Unibond 800 FAQ
Q: What is the coverage per gallon?
A: Between 200 and 250 square feet depending on the porosity of the material being glued.
Q: Which is the Glue and which is the catalyst?
A: The liquid resin is the glue and the powdered hardener is the catalyst.
Q: How water resistant is Unibond 800?
A: The glue can be used in high moisture conditions as well as exterior exposure but not where it will be sitting in water continually, like the hull of a boat.
Q: How do I determine if my glue is still good?
A: The simplest way is to examine the viscosity of the liquid resin. Unibond 800 will thicken on itself when the shelf life is up. When usable it is roughly the consistency of maple syrup. When the shelf life is up it thickens to the consistence of a cold honey.
Q: Will Unibond 800 Work on oily woods?
A: Yes, it works very well on oily woods.
Q: How do I apply Unibond 800?
A: A foam roller and paint pan applies a thin uniform glue line quickly and efficiently.
Q: What is the average shelf life of Unibond 800?
A: Shelf life depends on the temperature the glue is stored at. The colder the storage temperature, the longer the shelf life. Glue kept in the fridge will last well over a year. The powdered hardener has no shelf life.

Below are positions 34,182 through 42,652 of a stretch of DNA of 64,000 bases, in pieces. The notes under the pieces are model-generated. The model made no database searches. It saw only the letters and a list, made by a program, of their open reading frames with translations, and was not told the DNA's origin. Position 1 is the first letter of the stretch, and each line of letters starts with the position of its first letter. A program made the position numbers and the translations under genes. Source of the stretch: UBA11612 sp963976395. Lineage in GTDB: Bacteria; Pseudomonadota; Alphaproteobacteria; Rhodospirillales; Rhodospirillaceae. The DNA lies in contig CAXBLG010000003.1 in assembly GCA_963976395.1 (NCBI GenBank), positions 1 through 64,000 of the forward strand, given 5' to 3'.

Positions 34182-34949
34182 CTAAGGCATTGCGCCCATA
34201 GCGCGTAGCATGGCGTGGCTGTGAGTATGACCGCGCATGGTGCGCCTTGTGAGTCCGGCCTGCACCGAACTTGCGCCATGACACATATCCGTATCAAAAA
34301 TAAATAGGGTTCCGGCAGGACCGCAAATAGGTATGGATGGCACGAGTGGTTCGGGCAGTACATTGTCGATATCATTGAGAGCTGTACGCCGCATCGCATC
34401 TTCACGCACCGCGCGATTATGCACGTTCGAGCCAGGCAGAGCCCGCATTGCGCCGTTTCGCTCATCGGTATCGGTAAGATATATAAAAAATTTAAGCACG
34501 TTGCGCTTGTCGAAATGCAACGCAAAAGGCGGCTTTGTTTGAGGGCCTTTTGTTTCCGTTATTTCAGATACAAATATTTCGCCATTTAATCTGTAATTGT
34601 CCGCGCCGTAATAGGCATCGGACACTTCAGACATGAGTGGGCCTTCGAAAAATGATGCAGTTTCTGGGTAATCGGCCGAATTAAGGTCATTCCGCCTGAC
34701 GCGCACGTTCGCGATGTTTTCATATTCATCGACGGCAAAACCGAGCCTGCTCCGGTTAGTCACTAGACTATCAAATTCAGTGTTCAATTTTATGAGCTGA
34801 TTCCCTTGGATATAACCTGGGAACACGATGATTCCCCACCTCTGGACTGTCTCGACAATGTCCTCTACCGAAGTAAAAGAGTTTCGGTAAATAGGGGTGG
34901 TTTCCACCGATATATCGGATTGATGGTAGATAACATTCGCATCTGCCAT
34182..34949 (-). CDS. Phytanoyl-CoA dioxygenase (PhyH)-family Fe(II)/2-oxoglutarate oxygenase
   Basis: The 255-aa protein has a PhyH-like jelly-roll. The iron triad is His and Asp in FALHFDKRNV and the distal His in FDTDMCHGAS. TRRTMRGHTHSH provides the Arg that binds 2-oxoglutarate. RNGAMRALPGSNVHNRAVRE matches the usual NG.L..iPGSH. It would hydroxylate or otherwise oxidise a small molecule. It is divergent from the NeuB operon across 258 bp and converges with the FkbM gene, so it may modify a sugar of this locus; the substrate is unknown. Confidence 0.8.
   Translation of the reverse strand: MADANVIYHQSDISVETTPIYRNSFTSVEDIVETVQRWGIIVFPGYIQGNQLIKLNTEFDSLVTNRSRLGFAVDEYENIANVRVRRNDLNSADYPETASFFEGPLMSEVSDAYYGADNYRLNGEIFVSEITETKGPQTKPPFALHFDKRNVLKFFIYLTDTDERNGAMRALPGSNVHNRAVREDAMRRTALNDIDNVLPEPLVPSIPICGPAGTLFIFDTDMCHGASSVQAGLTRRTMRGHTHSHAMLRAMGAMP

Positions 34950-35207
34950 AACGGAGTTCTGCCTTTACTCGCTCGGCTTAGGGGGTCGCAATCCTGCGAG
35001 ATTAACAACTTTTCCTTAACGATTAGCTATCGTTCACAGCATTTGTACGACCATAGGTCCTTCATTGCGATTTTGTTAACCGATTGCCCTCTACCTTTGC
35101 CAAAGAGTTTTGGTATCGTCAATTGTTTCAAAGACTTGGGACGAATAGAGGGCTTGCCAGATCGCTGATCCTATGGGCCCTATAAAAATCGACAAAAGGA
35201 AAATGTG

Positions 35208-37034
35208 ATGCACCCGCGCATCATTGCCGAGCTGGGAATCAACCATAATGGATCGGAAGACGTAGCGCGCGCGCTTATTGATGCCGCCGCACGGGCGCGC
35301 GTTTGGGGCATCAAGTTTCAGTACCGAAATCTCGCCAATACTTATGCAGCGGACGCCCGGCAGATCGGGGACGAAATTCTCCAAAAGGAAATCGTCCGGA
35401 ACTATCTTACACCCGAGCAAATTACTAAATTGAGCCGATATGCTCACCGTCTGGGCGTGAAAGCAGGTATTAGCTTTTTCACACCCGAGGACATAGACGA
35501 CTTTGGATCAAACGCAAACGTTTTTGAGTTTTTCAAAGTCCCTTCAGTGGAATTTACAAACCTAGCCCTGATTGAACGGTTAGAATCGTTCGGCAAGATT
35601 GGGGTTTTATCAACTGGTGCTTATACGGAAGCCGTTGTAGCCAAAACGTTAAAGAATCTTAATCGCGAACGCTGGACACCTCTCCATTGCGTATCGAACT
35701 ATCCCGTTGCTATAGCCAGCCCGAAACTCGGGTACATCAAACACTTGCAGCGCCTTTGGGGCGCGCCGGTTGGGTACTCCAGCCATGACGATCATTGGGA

Q: What is the working time of Unibond 800 once it is mixed?
A: Once the hardener is mixed with the liquid resin the work time of the glue depends on two factors, the amount of hardener added and the room temperature. Low room temperature and a “slow mix” allows for up to 45 minutes, high temperatures in the 90’s and a “fast mix” could start to set in as little as 15 minutes.
Q: How do I choose which hardener I should get?
A: Unibond 800 comes in two hardener colors, medium brown and dark brown. The medium brown hardener is a good match for woods in the tonal range of cherry and oak. The dark brown hardener is ideal for woods like mahogany and walnut. For very blonde woods Unibond 800 white tint can be added to the glue.
Q: Do I need to apply glue to both sides of my work with Unibond 800?
A: Except for commercially sliced “raw” veneer (which you never apply glue to the veneer). Both sides or just the substrate is fine. Obviously you guarantee good glue transfer if you apply lightly to both surfaces.